This morning we were that family at Mass. You know the one. They come in late looking slightly disheveled with a couple of kids in tow and then cause minor disruption all the way through. The odd sharp admonishment to behave is heard in the spaces between the words from the altar, the ‘I won’t tell you again’ warning given and not followed… How often have I pitied, prayed for, slightly looked down on that family. As I did today.
It’s chaos week at our house. Our house which will not be ours anymore after 10:30 tomorrow morning. The past three days has seen an overseas shipping van turn up and cart of our boxed and labeled treasures and a string of vehicles pull up and drive away with everything else we have been carefully building into the fabric of our home. For the next three weeks we are displaced. We’ve built it up for the girls as a holiday, and once the dust has settled and the last remaining bits are scanned or filed or discarded we hope it may become one – I only know that the crux of it is now almost over and I pray our family will never have to endure something like it again.
Bella awoke this morning to see the sun rise over a field of black sheep across from her bedroom window. She is overjoyed to be staying on a farm for a few days before we take a farewell tour of friends and family. Somehow while fighting exhaustion – and I don’t think I’ve ever been so close to the real definition of exhaustion before, we have managed to get through with two very happy girls. Adventure and giggles rise where tired heads were soothed to bed. Soothing outside while pleading for grace to hold my tongue and temper and send them to sleep, conscious that their whole world is in the midst of turning upside down. We need to surface as a family.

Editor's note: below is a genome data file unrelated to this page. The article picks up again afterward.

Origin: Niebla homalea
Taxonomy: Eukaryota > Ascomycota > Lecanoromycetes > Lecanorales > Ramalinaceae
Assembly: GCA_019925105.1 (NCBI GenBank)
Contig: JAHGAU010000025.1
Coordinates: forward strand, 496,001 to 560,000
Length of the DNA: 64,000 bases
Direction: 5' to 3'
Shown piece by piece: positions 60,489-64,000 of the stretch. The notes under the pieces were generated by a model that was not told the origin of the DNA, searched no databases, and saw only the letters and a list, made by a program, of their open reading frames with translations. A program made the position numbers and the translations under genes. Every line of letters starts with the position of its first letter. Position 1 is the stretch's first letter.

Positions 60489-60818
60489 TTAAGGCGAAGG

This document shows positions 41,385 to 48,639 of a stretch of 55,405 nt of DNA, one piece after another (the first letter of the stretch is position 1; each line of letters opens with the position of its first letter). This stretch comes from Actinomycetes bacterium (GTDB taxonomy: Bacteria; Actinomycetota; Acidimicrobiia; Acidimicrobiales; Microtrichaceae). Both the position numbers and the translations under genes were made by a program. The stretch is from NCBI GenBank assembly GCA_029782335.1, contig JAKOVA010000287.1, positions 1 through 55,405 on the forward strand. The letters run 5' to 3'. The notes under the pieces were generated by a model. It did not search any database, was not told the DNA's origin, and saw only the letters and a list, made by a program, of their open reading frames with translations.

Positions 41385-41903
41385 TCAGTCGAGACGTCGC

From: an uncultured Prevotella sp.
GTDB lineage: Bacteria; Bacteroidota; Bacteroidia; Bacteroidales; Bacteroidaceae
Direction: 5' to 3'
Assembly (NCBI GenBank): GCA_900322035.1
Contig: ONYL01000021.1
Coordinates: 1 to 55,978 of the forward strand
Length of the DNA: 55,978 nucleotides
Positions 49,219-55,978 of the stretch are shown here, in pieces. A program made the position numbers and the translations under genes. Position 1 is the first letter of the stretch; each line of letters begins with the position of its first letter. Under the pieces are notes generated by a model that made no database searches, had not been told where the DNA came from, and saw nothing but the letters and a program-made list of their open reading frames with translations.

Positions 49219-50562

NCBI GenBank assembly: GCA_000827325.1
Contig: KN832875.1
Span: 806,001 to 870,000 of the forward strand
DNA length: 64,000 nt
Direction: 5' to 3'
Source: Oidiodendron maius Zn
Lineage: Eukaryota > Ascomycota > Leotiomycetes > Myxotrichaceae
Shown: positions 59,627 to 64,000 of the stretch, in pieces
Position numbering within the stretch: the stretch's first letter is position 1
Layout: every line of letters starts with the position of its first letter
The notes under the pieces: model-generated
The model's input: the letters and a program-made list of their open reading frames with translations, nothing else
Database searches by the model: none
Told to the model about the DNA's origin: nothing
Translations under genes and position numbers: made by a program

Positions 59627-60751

In the midst of all this change and upheaval we are trying to look after each other. All the work is being done out of Bella’s sight so she doesn’t have to bear walking into the empty shell of her home. Tonight I am resting at the farm with my sleeping girls while their father will sweep and scrub into the night.
He takes such good care of his girls. Last Sunday I watched him light candles with Bella and follow her into the side chapel – her small silhouette chattering to Jesus while his knelt and prayed a few paces behind. I almost ached for a camera to record the scene so I could revisit it with my eyes as well as my memory. One of the most beautiful I have ever witnessed. Today he led his tired and stretched family to Mass, trying to be present while we lost the battle for decorum and reverence in our children. He then took my hand and took us to lunch, insisting that although we could not take the whole day off, we were going to have a Sunday.
Today simply getting us through was all I could manage. I’ll think again and pray harder next time I see one of those families. Perhaps they are only having on of those days.